It is out of my hands: how deferring control to God can decrease quality of life for breast cancer patients
Version of Record online: 4 AUG 2013
Copyright © 2013 John Wiley & Sons, Ltd.
Volume 22, Issue 12, pages 2747–2754, December 2013
How to Cite
McLaughlin, B., Yoo, W., D'Angelo, J., Tsang, S., Shaw, B., Shah, D., Baker, T. and Gustafson, D. (2013), It is out of my hands: how deferring control to God can decrease quality of life for breast cancer patients. Psycho-Oncology, 22: 2747–2754. doi: 10.1002/pon.3356
- Issue online: 6 DEC 2013
- Version of Record online: 4 AUG 2013
- Manuscript Accepted: 26 JUN 2013
- Manuscript Revised: 10 JUN 2013
- Manuscript Received: 14 FEB 2013
- National Cancer Institute. Grant Number: P50 CA095817-05
- breast cancer;
- religious coping;
- computer-mediated social support;
- quality of life
This paper seeks to contribute to the understanding of how and why religion affects psychosocial health outcomes. We propose a theoretical model predicting that when women with breast cancer defer control to God they will experience fewer breast cancer related concerns. Deferring control to God, however, should also reduce the likelihood that they take a proactive coping approach, which will be exacerbated by lowered breast cancer concerns. We therefore predict that this passive coping style will ultimately result in lower levels of quality of life.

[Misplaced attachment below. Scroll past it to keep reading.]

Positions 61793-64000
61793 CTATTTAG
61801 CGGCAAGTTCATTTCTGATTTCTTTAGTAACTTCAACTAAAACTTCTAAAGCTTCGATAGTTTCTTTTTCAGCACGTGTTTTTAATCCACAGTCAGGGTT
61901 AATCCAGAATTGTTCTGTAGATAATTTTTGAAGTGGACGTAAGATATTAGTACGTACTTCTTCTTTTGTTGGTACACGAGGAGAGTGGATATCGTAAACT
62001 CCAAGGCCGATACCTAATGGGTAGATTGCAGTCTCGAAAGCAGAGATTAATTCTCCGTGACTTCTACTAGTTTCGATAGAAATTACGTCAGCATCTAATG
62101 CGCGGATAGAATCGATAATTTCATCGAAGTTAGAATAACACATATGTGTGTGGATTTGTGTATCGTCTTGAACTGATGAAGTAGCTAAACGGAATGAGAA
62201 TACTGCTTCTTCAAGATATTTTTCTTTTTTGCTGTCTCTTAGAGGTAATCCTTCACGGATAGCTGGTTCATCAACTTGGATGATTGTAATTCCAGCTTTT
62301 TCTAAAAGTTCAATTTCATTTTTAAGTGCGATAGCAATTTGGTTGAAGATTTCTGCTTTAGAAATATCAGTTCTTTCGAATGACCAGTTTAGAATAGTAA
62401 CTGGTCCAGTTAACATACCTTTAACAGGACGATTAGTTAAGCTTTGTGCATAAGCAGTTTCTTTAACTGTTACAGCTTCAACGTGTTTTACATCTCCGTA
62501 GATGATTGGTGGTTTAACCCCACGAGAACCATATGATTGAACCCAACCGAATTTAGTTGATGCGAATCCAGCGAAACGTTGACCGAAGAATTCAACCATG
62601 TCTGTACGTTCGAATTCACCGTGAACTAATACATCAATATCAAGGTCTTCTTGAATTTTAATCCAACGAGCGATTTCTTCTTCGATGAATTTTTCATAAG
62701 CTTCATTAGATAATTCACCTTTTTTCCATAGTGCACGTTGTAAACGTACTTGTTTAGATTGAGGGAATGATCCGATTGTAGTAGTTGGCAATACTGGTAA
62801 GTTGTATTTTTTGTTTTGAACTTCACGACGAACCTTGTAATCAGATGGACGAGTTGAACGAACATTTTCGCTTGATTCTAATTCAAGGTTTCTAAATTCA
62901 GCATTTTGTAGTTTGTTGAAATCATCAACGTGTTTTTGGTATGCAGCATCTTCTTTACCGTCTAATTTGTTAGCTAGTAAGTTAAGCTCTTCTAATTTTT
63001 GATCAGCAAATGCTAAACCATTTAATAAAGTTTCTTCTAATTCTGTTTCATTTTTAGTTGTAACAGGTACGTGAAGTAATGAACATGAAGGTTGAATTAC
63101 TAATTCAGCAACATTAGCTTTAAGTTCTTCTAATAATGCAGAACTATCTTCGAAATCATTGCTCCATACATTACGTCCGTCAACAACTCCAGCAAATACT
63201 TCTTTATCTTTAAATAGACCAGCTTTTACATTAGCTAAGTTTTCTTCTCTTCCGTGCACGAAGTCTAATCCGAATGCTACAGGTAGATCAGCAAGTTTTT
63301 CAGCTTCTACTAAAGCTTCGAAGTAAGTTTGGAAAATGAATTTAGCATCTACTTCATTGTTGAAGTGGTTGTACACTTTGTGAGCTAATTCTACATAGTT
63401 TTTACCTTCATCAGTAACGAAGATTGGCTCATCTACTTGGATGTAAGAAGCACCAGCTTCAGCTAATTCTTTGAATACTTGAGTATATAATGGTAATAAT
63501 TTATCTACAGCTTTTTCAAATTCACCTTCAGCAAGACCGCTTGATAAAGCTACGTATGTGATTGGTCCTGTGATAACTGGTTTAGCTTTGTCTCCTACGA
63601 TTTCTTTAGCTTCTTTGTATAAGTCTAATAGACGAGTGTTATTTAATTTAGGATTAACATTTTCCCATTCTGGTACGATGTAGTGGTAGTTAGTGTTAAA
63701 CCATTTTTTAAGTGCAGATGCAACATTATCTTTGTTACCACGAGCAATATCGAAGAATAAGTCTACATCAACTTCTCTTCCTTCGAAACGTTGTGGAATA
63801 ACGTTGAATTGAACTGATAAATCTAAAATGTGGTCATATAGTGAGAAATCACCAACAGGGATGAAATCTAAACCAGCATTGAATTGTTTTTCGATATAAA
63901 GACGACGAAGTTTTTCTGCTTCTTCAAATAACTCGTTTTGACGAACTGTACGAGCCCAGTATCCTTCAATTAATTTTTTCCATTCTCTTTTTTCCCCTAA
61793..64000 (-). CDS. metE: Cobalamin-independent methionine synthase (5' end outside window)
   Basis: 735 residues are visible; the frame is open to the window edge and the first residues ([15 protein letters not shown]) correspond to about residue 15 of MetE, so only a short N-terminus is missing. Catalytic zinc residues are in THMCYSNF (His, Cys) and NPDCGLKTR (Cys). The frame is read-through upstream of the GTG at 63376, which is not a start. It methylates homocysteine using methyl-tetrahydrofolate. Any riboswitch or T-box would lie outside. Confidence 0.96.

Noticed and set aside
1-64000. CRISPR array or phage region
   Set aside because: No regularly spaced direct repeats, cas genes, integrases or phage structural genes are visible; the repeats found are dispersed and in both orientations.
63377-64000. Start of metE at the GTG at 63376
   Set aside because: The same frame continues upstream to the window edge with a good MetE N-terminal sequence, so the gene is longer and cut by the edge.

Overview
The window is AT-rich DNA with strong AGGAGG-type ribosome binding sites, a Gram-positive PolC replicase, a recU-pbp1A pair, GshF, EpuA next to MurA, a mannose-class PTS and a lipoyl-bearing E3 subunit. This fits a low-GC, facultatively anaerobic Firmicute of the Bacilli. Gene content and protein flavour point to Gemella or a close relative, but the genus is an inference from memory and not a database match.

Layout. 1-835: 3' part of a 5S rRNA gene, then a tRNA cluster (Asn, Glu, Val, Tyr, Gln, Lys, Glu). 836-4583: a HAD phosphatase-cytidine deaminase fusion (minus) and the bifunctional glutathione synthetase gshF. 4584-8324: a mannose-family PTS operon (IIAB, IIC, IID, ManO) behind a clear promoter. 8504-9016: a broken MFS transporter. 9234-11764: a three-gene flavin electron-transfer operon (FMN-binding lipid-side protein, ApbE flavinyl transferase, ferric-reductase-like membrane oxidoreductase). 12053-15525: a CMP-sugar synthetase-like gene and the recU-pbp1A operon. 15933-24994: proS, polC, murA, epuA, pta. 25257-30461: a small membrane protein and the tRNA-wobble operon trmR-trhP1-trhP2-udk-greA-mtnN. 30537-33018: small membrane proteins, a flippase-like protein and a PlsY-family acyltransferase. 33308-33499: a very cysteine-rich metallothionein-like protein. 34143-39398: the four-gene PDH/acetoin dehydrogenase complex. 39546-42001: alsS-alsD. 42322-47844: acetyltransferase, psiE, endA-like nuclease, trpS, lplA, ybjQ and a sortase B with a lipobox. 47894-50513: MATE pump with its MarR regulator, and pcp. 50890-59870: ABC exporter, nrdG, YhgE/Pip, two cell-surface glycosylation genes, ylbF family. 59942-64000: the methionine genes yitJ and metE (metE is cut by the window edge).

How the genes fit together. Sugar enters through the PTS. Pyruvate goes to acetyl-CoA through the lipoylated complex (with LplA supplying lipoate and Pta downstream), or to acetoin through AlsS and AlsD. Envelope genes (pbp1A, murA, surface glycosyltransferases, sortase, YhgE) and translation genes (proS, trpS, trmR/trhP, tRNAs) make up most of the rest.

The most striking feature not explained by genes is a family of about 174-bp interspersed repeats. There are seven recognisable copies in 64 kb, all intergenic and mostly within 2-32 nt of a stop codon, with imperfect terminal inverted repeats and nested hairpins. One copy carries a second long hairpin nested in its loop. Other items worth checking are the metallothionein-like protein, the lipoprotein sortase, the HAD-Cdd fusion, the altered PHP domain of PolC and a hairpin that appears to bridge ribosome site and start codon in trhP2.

Data were collected as part of a randomized clinical trial funded by the National Cancer Institute. A total of 192 women with breast cancer participated in a computer-mediated social support group. Deferring control to God statements were captured by using computer-aided content analysis of discussion posts. Psychosocial outcomes were measured using longitudinal survey data. Analysis was performed using structural equation modeling.
The results of our analysis largely confirm our mediation model for which we find significant model fit. As predicted, deferring control to God leads to lower levels of breast cancer concerns but also to more passive coping styles. Ultimately, deferring control to God can lead to lower levels of quality of life.
Our study demonstrates how and why religious coping can lead to both positive and negative psychosocial health outcomes. Health care practitioners should encourage patients who are relying on religion to keep their end of the bargain and maintain an active coping style. Copyright © 2013 John Wiley & Sons, Ltd.